Thursday, February 26, 2015

Who Is a Real Christian? Part II: Are You Really Saved?

Brother, Are You Really Saved?

A man enters a crowded theater and asks a patron, "Is that seat saved?" The man sitting in the adjoining seat replies,"No, are you?"* Some fundamentalists would go on to ask the man sitting next to the unsaved seat,"What were you, a true Christian, doing in a movie theater in first place and associating with an unsaved seat? Movie theater today, gambling, smoking, dancing, and behaving boisterously on public conveyances tomorrow." (During my incarceration in a Christian school I had to sign a annual pledge not to engage in those last four.) 

We have pointed to two factors that must be considered to answer the question, "What is a true Christian?". The sacramental and the doctrinal. (Who Is a Real Christian?: Part I) Both of these are objective in nature, the act of baptism and a body of doctrine. We now move to two subjective considerations, the experimental and the evidential. You may be baptized and may affirm the Nicene Creed and other creeds and confessions of faith, but that does not mean you are saved. The questions now are: (1) Have savingly experienced the faith? and (2) Are there evidences that indicate you have saving faith?

Let's consider some questions that may help us feel the force of applying these two tests of true Christianity:

Was John W. Nevin, who was much disturbed when in college he was pressed about his Christian experience, and who asserted that the normal path to Christian faith was catechesis not experience? What about evangelical Anglican poet, William Cowper, who had experiences and wrote movingly about them, but attempted suicide several times and died believing himself lost forever? What about Calvinistic author, A.W. Pink, who in his last years never attended public worship? What about L'Abri's Francis Schaeffer who had a bad temper? What about the Westminster New Testament scholar, Ned Stonehouse, who had a fatal heart attack while watching baseball on TV on a Sunday afternoon? What about Fuller's George Eldon Ladd, who perhaps more any other has shaped evangelical thinking about the kingdom of God, but who neglected his family, had an unhappy marriage, and drank heavily? What about Johnny Cash who testified at Billy Graham Crusades and fought with addiction almost his whole life? The problem with listing such cases is that, once you start, where do you stop? There is no lack of professing Christians whose experience and conduct raise questions for some about whether they were or are "really saved" or "true Christians."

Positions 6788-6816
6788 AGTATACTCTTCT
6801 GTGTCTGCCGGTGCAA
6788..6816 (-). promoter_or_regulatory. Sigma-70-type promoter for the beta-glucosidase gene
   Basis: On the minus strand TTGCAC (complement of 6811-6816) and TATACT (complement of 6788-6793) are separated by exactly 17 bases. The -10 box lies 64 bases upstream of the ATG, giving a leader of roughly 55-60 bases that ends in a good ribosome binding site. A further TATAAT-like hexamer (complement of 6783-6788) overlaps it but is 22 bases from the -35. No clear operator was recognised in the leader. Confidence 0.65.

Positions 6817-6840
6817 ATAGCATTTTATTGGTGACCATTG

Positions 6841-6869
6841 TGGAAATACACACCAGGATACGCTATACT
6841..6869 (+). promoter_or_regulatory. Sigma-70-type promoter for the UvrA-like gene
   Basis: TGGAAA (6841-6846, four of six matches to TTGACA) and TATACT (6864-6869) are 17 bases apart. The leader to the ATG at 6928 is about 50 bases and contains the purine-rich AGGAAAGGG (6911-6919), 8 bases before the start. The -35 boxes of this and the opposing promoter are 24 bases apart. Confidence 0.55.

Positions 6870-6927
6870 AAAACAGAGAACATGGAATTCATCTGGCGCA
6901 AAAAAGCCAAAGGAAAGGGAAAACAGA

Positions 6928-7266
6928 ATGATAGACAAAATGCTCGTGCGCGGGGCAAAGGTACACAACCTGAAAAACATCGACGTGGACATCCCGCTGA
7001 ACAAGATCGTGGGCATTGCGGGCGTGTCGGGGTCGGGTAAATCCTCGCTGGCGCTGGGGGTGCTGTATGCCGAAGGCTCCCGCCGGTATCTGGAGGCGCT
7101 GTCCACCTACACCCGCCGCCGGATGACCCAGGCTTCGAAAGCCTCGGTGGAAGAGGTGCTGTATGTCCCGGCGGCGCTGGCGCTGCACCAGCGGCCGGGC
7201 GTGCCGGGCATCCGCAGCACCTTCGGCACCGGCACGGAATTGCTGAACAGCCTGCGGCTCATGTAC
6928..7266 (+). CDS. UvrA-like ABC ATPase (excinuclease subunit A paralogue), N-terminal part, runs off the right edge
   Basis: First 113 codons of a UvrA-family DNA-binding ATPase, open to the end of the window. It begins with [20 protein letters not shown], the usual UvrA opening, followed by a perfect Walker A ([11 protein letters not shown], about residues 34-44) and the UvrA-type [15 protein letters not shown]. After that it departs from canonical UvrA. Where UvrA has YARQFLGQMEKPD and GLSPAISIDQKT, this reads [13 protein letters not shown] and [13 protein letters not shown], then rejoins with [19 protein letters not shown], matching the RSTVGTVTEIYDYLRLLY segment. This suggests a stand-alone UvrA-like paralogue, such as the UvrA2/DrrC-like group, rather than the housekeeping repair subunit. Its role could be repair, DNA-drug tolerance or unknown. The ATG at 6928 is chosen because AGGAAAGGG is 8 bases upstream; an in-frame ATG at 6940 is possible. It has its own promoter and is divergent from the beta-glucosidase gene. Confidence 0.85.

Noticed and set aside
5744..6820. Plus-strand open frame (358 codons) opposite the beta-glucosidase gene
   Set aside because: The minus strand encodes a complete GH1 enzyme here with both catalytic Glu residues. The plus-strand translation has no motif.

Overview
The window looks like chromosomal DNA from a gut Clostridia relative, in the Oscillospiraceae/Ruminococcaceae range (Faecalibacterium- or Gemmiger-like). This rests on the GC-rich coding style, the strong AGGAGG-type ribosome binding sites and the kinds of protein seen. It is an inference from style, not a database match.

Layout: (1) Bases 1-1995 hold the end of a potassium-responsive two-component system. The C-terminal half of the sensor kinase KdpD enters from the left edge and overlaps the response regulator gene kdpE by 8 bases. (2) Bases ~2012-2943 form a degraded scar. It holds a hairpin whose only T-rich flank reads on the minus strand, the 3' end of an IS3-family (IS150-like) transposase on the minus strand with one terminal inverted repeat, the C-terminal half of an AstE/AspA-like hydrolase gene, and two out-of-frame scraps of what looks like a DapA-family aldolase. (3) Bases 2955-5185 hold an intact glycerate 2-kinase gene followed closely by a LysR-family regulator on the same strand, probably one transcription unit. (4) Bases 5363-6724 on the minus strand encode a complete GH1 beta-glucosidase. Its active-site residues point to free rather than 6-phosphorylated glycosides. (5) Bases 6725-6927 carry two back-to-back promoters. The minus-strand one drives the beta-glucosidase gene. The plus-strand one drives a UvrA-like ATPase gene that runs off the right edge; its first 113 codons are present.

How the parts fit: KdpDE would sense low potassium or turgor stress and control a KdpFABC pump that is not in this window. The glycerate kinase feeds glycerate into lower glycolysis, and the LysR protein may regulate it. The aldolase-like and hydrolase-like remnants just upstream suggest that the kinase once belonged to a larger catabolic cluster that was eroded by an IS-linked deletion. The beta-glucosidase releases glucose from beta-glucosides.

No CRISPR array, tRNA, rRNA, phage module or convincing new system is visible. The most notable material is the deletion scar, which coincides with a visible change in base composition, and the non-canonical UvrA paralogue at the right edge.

What about you? What about me? 

Experimental. "Experimental" is an old way of speaking about Christian experience. It is obvious that, while baptism in an important sense makes one a Christian, it is possible to be baptized and not be a "true" Christian, unless one believes that baptism makes one (but permanently or impermanently?) a "true" Christian. Similarly saying the Nicene Creed even with understanding, or affirming imputation and forensic justification intelligently does not a "true" Christian make.

There must be some sort of personal (not leaving out the communal) appropriation of the truths confessed. In every Christian tradition, at least in the West, this appropriation is or at least includes "faith" - belief in the Triune God, the incarnate Son, in Jesus Christ as Savior . Whatever the content held to be necessary, it must be believed by you ("I believe in God the Father...etc.)   

But the question is: Faith saves, but what is the faith that saves? At this point all sorts of qualifications are made. 

Fundamentalist evangelicals are fond of putting this in terms of Jesus's coming into your heart: "Have you asked Jesus into your heart?" I heard that many times as a youngster and asked him in many times, but I am still confused as what asking Jesus into my heart is and, more important, what asking Jesus into my heart has to do with his saving me, and, still more important, where the Bible even implies that this is the response to the Gospel. With this question, faith becomes an inward experience:

If you want joy, real joy, wonderful joy;
Let Jesus come into your heart;
If you want joy, real joy, wonderful joy;
Let Jesus come into your heart.
Your sins He'll wash away,
Your night He'll turn to day,
Your life He'll make it over anew;
If you want joy, real joy, wonderful joy;
Let Jesus come into your heart.

Some emphasize the three elements that together are saving faith: Knowledge. Belief. Trust. The last two are not so easy. What if I think I believe but also have doubts? Then, if I believe, how do I know if I really trusting?